With the follow up set by Australian producer Hayden James, the night built in two dimensions. James kicked his set off decidedly more house than anything Louis Futon had put down, transitioning the crowd into a heavier groove rather than a drop and response. And along with this direction came a visual accompaniment. The lights at the front of the stage dropped to nil and the lights behind blinded the crowd with brilliant magic. For half of James's set, the crowd on the floor was just looking up at the Paramount roof, mouths gaping open at the incredibly beautiful light display above them. The cold pulsating of the greens and blues made the whole theater look like it was underwater. Of course, this was only the beginning of the visual overload that the crowd would experience once ODESZA took the stage, but having this spectacle was exactly the interim display that was needed. Louis Futon played a dynamic, evolutionary hour-long set before the stage hands took to reassembling the stage for the big act. Between him and Louis Futon, the crowd was primed and ready for the best ODESZA show they've seen yet.
After seeing tonight's show, I can say in truth that I believe that the Paramount needs the likes of ODESZA just as much as ODESZA needs it back. I haven't seen that theater bathed in so much beautiful light in a long, long time. And similarly, I've never seen a visual interpretation of ODESZA's sound to be so painstakingly accurate to what fans dream in their minds. Truly, it must be such an incredible feeling to know that this vision was so eloquently and massively realized. This is what In Return was meant to look like - there is no questioning that whatsoever.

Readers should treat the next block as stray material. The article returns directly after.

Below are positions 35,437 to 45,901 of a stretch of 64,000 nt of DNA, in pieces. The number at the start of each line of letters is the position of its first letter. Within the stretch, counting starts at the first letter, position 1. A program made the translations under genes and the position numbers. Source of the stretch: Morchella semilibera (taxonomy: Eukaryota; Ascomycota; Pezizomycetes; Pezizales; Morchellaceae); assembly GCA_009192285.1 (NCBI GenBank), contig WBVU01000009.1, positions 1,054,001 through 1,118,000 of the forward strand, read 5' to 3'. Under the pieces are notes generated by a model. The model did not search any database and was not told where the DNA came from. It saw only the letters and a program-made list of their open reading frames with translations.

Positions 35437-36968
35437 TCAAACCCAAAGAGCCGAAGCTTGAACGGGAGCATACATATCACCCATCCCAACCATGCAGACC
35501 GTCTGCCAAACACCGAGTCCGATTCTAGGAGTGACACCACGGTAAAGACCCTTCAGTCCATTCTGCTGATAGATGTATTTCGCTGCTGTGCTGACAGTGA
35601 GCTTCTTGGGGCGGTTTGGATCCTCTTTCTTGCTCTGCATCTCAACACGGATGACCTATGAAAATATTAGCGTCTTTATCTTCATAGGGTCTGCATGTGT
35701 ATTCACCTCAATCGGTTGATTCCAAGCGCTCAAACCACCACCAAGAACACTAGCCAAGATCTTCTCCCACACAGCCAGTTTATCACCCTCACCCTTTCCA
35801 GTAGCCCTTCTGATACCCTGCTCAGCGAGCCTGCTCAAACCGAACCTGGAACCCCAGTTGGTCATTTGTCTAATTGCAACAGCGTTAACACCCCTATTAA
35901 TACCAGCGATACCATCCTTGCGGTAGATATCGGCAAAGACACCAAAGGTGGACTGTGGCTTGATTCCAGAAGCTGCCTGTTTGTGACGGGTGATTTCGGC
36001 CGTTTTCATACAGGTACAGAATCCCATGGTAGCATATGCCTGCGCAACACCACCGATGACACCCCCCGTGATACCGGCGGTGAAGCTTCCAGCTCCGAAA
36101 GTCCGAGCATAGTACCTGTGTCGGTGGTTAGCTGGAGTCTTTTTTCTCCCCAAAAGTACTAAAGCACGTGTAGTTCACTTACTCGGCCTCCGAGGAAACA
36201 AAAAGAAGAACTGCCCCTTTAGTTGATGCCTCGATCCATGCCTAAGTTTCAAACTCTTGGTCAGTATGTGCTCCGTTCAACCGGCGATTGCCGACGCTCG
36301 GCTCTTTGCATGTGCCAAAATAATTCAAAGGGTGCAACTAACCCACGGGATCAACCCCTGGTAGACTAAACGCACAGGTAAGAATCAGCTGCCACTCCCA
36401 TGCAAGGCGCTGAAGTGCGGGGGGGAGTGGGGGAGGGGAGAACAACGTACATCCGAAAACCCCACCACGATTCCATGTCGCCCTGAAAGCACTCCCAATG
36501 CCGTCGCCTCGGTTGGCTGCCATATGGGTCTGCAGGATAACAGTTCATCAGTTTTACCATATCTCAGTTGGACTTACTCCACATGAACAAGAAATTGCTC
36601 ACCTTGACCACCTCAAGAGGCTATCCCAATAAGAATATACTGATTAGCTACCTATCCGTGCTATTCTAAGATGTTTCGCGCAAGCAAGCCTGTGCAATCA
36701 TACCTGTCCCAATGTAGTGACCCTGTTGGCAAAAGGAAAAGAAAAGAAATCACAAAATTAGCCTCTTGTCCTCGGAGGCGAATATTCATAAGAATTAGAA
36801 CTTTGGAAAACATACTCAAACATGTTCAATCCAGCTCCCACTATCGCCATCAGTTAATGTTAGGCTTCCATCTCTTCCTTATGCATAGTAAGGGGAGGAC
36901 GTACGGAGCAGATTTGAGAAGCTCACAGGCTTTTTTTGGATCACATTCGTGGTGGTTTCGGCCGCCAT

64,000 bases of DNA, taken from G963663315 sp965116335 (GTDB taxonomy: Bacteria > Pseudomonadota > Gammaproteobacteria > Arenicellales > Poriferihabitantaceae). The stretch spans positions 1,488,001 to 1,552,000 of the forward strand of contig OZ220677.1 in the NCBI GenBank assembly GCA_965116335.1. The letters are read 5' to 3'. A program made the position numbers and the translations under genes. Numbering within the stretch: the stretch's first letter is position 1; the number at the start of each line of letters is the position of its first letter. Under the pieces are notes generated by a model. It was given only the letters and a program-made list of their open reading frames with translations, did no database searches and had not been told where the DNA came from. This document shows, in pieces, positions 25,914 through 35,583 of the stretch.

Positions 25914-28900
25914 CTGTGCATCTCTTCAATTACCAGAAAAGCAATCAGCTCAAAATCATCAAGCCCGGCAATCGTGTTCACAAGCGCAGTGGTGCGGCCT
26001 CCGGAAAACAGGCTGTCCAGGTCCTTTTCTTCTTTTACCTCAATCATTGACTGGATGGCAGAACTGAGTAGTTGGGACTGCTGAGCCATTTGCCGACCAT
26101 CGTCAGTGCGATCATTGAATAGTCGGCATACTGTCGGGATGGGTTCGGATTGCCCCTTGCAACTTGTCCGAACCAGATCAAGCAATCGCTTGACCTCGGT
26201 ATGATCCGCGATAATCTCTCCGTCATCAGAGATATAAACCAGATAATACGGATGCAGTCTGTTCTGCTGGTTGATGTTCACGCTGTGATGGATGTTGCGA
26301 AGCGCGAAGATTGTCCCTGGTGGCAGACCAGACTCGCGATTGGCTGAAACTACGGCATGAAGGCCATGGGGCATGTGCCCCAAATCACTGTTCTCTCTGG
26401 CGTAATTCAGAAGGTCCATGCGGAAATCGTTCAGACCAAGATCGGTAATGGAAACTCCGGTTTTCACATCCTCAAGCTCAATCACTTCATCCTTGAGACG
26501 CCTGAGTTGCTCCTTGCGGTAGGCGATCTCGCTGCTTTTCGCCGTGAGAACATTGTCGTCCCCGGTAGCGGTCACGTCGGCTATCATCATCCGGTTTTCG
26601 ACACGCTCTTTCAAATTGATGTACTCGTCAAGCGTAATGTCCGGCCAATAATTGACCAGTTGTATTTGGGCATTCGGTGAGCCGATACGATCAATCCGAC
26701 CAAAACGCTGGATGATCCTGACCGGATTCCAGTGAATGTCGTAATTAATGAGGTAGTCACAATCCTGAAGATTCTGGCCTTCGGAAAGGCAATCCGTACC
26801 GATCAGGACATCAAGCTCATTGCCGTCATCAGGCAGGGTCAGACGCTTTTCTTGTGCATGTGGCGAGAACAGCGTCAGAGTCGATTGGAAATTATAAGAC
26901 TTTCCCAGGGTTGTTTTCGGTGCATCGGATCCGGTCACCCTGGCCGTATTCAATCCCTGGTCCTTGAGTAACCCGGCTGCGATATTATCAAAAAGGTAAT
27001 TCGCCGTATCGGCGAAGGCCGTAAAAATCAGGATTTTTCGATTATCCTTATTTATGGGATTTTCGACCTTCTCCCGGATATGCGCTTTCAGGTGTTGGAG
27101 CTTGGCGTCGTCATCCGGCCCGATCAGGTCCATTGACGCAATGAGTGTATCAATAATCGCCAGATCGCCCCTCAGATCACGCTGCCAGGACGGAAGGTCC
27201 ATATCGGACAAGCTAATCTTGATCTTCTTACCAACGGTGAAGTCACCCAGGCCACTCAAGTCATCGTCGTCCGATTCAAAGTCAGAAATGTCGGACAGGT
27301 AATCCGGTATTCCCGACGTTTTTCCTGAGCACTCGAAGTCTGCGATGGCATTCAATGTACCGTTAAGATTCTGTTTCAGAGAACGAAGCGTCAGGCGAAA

From note one, Mills and Knight became silhouettes. It took the better part of the entire show for me to realize that the duo, as well as their three-piece live accompaniment (two horns and live guitar) were all (of course) decked out in full Seahawks attire. But perhaps that's a telling piece of the puzzle for ODESZA. From their Internet beginnings, it's always been about the music and about painting your own picture of what the band is. Here side-silhouette against a massive wall of light and color, Mills and Knight were tiny splotches on a fantastic canvas, their music a gargantuan reflection of their small human forms. From abstract color swirls to space jellyfish dancing above the Aurora Borealis (that was really a thing), ODESZA's display was one nonstop palette of wonders.
When you finally get over how fantastic the visuals are, before you stands a band that has reached near perfection in terms of on stage synergy. Between Mills and Knight, there is almost perfect symmetry. The two barely ever make eye contact on stage, letting one track play into the next and never needed a single queue to know each piece of the whole. Burning through their two albums as well as the fantastic My Friends Never Die EP. The two weaved a couple hometown tricks into the mix, including their fantastic remix of Beat Connection's "Saola". From beginning to end, ODESZA proved their worth and their place on the top tier in every way possible. With the visuals, ODESZA is a festival-topping thrill to witness. Without them, they are still one of the most kinetic and copacetic electronic acts out there. Whatever comes next, you can trust that ODESZA will only continue to raise their ceiling to dazzling new heights.
The deluxe edition of In Return is out now on Counter Records. Listen to it in full at their Soundcloud.